new_data.to_excel(os.path.join(exportdir, "compare_export.xlsx")) #save the file to the export folder
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  • 1
    \$\begingroup\$ Without a deeper look at your code: The usual advice is don't loop. \$\endgroup\$
    – AlexV
    Mar 5, 2020 at 8:52
  • \$\begingroup\$ Also please have a look at How to Ask, especially "[s]tate what your code does in your title, not your main concerns about it. Be descriptive and interesting, and you'll attract more views to your question." \$\endgroup\$
    – AlexV
    Mar 5, 2020 at 8:54
  • \$\begingroup\$ thank you for the youtube links, I will check them out. And thanks for the tip! \$\endgroup\$
    – Robvh
    Mar 5, 2020 at 9:20
  • 1
    \$\begingroup\$ The current question title, which states your concerns about the code, is too general to be useful here. Please edit to the site standard, which is for the title to simply state the task accomplished by the code. Please see How to get the best value out of Code Review: Asking Questions for guidance on writing good question titles. \$\endgroup\$
    – BCdotWEB
    Mar 5, 2020 at 12:01
  • \$\begingroup\$ thank you. I've edited the title. I hope this one is more suitable. \$\endgroup\$
    – Robvh
    Mar 5, 2020 at 12:30

1 Answer 1

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Unfortunately I am not experienced with Pandas especially on large files. But I would have tried a more 'native' solution like VBA but it is because I have some experience with it. There is a chance that VBA (in the form of a macro) would perform faster.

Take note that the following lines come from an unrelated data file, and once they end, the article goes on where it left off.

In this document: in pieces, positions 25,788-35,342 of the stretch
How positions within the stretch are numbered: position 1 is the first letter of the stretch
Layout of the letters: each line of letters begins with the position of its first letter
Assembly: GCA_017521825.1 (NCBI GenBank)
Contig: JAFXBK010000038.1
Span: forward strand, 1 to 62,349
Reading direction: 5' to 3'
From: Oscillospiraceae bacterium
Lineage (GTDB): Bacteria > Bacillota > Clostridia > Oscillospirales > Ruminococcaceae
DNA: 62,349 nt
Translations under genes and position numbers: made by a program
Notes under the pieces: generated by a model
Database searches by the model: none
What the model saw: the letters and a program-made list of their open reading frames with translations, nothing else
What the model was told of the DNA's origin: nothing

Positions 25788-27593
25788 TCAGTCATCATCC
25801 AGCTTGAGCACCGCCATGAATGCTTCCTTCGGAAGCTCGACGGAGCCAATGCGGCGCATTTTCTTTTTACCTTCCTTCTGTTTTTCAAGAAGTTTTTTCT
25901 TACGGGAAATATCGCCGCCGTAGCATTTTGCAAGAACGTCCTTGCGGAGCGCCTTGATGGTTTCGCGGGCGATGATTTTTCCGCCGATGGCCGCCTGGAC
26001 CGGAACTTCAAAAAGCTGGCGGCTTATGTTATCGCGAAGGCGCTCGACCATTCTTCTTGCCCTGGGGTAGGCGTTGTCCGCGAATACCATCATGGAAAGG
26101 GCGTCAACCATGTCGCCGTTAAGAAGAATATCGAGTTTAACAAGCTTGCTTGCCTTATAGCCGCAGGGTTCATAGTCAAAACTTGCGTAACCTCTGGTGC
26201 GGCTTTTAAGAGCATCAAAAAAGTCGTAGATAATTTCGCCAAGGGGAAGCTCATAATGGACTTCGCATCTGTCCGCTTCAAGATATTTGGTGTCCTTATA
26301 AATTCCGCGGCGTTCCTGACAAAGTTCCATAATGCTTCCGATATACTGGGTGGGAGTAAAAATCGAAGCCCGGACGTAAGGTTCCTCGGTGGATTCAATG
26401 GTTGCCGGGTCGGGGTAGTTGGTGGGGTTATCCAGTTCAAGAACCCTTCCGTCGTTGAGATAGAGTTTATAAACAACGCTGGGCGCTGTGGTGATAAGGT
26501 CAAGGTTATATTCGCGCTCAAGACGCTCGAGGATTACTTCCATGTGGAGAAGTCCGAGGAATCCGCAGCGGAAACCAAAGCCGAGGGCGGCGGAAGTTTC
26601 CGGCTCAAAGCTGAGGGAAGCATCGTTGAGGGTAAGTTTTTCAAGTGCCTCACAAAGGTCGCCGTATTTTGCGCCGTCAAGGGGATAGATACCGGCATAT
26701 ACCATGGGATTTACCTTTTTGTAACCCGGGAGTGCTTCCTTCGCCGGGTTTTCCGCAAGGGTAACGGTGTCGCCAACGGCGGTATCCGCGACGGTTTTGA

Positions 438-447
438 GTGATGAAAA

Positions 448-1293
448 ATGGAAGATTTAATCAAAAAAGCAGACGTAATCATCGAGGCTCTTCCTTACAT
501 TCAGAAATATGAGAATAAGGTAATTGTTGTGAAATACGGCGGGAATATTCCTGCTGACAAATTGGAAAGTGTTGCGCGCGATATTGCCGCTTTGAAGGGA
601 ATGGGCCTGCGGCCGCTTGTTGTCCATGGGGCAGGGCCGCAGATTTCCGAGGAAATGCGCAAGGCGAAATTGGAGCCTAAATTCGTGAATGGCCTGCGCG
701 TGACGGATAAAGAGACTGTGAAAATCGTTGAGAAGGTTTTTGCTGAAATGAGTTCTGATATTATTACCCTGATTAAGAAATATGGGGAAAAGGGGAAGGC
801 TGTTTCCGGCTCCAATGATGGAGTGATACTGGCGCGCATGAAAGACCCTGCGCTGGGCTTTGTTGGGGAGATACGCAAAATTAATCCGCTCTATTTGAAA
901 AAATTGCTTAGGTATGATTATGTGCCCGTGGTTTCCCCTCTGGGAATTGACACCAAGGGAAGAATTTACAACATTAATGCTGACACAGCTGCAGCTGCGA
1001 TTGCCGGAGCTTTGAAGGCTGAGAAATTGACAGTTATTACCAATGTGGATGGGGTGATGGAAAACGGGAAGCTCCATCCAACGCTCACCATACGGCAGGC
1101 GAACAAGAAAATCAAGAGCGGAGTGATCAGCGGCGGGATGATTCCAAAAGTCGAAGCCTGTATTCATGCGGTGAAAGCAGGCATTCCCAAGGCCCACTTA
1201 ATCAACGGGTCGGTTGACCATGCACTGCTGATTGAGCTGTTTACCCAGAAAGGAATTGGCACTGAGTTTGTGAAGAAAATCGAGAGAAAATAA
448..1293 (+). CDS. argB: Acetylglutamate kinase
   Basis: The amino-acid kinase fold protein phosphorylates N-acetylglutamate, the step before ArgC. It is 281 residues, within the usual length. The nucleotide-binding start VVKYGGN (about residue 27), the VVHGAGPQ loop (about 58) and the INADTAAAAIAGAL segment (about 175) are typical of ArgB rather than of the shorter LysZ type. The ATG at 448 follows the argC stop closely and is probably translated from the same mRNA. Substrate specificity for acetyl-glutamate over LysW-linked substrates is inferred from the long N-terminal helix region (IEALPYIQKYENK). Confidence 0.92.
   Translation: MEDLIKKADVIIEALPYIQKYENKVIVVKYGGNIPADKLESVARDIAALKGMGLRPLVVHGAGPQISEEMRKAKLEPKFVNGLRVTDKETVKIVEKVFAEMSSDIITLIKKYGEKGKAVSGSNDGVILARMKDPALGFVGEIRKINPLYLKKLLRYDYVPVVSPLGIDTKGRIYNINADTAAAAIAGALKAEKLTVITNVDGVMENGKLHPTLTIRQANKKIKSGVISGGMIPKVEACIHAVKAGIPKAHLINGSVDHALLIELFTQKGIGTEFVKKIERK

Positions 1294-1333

Perhaps you can try a hybrid approach, for example add some temporary columns to the files you are processing in Python, and fill those columns with formulae like COUNTIF etc. The aim is to let Excel do the computationally-intensive stuff. And then you let your script loop row by one using the precalculations made by Excel.

When you are done, you remove the temporary columns or simply close the file discarding changes. This may not be the more elegant approach, but I am not surprised that an interpreted language like Python with all the middleware involved is slow for this kind of task.

Another option is to dump the sheets to a database, MS Access or SQLite, add some indexes where appropriate and use SQL to fill out the gaps and then re-import the result to Excel.

This is more a hack than a real solution. My considerations would be:

  • is this a one-shot operation or a process that you will have to repeat ? This is to answer the question: how much time and energy are you willing to invest in this ?
  • You have not mentioned the purpose of the Excel files, and you've not shared the structure or a data sample. 300K columns for an Excel file is very big. I am wondering if by any change you are on assignment with some corporate client where clerks use Excel like a database. This is a very common scenario unfortunately. Then I would advise them to use a better solution. The whole process and usage is flawed and the solution can hardly be elegant.

Probably there are solutions already available on the market, including free and open source software. From experience there is little added value trying to patch a flawed process.

Everybody uses Excel, so Excel files proliferate everywhere and the result is poorly-structured data that is hard to exploit. Using Excel is often the problem and the solution is to move away from Excel.